Arab coalition strikes Houthi drone capabilities in Sanaa

The Coalition struck houthi position in the Yemeni capital Sanaa, it was reported Wednesday. (SPA)
Updated 10 April 2019

Arab coalition strikes Houthi drone capabilities in Sanaa

  • Workshop manufacturing unmanned aircraft hit in attack
  • 7 Houthi child warriors handed over to the Yemeni legitimate government

JEDDAH: The Arab Coalition in Yemen said it had struck Houthi targets in the capital Sanaa, Saudi TV reported early Wednesday.

A Houthi workshop manufacturing unmanned drones and a launchpad were hit in the attack, said the coalition, which is tasked with supporting the internationally recognized government of Yemen against the Iranian-backed Houthi militia that control the capital.

Coalition spokesman Col. Turki Al-Maliki said that at 4:17 a.m. the Joint Forces Command carried out an operation in Sanaa to destroy two legitimate military targets, including a workshop used by the Houthi militia for installing and booby-trapping UAVs and a store for platforms for launching and preparing UAVs to carry out terrorist operations.

He said that the targeting operation was an extension of previous military operations (on Jan. 19, 31 and Feb. 9 and March 23), which were conducted by the Joint Forces Command to destroy an Iran-backed terrorist Houthi militia’s integrated network for UAV capabilities and its logistical facilities, in addition to the locations of foreign experts.

Al-Maliki affirmed the commitment of the coalition to preventing access by the Houthi militia and other terrorist organizations to such capabilities, and taking all measures to protect civilians and vital areas from the threat of UAV terrorist attacks in accordance with customary international humanitarian law.

He reaffirmed that the targeting operation was in accordance with customary international humanitarian law, and that the Joint Forces Command had taken all precautionary measures to protect civilians and avoid collateral damage, while the Iran-backed terrorist Houthi militia used residential neighborhoods and civilian facilities as military zones for manufacturing workshops, including ballistic missiles preparation and installation workshops, UAV workshops, mines and improvised explosive device workshops, and weapons storage. 

 

Child protection

The coalition, also represented by the Child Protection Unit of the Joint Forces Command, handed over seven children to the representative of the Yemeni legitimate government.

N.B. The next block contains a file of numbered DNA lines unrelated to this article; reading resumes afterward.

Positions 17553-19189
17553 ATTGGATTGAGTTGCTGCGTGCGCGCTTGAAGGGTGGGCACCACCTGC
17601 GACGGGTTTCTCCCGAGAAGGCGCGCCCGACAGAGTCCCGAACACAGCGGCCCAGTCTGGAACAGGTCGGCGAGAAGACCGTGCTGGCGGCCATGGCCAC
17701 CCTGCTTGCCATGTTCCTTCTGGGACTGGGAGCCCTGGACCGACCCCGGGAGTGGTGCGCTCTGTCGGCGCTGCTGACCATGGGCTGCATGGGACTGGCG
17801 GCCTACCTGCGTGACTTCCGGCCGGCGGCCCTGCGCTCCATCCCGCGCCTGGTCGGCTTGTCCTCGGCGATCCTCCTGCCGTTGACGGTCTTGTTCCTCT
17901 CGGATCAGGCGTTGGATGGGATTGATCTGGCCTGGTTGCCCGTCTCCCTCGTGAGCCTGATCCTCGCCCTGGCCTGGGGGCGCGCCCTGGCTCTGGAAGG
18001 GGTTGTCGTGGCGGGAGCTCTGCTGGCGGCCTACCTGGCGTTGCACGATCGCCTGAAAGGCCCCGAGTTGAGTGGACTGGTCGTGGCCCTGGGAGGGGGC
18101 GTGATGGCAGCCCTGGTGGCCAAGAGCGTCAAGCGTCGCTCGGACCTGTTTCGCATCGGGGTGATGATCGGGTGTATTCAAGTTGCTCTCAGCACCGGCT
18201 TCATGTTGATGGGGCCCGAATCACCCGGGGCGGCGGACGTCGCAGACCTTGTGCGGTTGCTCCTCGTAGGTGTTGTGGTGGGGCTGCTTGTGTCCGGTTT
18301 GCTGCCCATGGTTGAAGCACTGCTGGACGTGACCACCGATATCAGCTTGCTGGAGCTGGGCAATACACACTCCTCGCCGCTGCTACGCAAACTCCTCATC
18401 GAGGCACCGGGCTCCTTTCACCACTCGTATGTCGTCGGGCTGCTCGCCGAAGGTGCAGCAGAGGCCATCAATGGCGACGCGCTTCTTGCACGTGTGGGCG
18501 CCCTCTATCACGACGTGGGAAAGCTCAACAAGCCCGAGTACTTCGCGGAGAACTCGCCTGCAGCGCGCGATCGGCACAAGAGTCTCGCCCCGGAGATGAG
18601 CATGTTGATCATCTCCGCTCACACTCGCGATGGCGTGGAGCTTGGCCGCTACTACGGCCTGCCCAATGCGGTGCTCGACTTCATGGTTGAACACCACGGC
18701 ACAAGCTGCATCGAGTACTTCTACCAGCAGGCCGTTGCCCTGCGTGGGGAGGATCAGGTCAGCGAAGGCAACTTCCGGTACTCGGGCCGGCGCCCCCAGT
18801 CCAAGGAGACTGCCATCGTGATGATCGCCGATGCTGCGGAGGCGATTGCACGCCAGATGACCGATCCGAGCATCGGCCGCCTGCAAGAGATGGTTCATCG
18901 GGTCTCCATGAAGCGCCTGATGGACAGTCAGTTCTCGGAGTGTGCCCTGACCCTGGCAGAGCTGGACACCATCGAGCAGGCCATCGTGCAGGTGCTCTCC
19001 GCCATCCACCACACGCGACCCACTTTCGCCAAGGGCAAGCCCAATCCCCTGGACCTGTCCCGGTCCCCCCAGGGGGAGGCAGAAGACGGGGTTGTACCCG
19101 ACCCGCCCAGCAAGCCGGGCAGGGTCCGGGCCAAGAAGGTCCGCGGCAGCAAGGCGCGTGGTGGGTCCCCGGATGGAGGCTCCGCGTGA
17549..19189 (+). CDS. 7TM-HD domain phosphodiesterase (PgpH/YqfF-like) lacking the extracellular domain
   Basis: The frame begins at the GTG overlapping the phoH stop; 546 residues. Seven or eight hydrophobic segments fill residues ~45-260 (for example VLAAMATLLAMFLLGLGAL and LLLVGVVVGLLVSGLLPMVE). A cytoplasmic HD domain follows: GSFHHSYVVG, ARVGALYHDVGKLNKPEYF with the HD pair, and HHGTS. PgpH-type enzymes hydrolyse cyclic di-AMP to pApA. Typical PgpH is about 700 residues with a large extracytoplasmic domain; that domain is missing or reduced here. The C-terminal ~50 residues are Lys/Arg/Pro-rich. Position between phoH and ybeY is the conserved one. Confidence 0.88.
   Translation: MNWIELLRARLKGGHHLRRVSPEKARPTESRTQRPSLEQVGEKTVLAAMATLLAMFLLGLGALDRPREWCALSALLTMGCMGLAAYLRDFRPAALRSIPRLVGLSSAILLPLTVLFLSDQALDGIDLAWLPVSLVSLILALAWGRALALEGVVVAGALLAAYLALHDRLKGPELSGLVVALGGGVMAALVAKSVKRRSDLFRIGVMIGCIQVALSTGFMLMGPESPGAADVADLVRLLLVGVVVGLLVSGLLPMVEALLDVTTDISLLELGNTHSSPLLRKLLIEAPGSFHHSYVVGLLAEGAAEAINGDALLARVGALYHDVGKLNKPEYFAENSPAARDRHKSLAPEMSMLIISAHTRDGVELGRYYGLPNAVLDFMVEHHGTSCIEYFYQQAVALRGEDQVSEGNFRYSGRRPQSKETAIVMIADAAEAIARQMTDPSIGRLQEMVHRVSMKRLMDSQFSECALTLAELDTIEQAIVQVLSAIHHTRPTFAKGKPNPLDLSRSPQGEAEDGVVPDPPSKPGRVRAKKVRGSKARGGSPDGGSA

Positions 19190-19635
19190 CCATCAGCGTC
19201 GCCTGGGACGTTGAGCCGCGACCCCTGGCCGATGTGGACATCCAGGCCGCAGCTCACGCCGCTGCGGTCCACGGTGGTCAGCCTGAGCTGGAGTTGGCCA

These children had been deluded and were arrested during military clashes with Iran-backed Houthi terrorist militias in a number of fighting fronts on the Kingdom’s borders.

The handing-over ceremony was held at Sharurah Force Command in the presence of a representative of the Yemeni government. The seven children represent the eighth batch where 120 children have been handed over to their families.

Each child received an amount of money as a gift from the Joint Forces Command of the Operation Renewal of Hope in addition to gifts from Sharurah Force Command. Memorial photos were taken. The children were moved by bus to Marib.

Recently, the Houthis sent an unmanned drone toward the southern Saudi city of Khamis Mushayt. The drone was shot down by Saudi forces without causing any casualties. The coalition said that the Houthis were using residential neighborhoods for the manufacturing of ballistic missiles, land mines and advanced bombs.

Saudi Arabia and its Arab allies entered the war in Yemen in 2015 against the Houthis, who drove the internationally recognized government into exile in 2014. The Houthis have fired dozens of missiles into Saudi Arabia in the four-year conflict. Most of the missiles have been intercepted by the Saudi military.


Worshippers flock to reopened Prophet’s Mosque for Friday prayers

Updated 06 June 2020

Worshippers flock to reopened Prophet’s Mosque for Friday prayers

MADINAH: Hundreds of thousands of worshippers attended the first Friday prayers to be held at the Prophet’s Mosque in Madinah since the gatherings were suspended to stop the spread of the coronavirus disease (COVID-19) outbreak.

The green light for the resumption of the prayer meetings came as part of a plan to gradually reopen the Kingdom’s mosques while ensuring worshippers and visitors adhered to preventive measures.

A ban on access to the Rawdah remained in place and only groups of worshippers numbering up to a maximum of 40 percent of the mosque’s capacity were being allowed entry.

Precautionary measures also included the allocation of specific doors for the entry of worshippers, the installation of thermal cameras, removal of all carpets so that prayers could be performed on the marble, sanitization of the mosque’s floors and courtyards, periodic opening of domes and canopies to ventilate the mosque, and the removal of Zamzam water containers.

The Prophet’s Mosque in Madinah will be closed after evening prayers and reopened one hour before dawn prayers. Parking lots will operate at 50 percent capacity and a media awareness campaign has been launched to highlight safety procedures at the holy site.

Medical teams have also been stationed at the main entrances to the mosque in cooperation with the Ministry of Health.

Elsewhere in the Kingdom, worshippers also flocked to perform Friday prayers at mosques amid strict health measures.

On May 31, Saudi authorities reopened all mosques for prayers, except in Makkah, as part of the Kingdom’s plan for a gradual return to normal life.

Last week the minister of Islamic affairs, dawah and guidance said that the country’s mosques were ready to welcome back worshippers, following his field trips to check that necessary preparations had been made.

All worshippers must still maintain a distance of 2 meters between rows, wear masks to enter a mosque, and Friday sermons and prayers have been limited to a maximum of 15 minutes.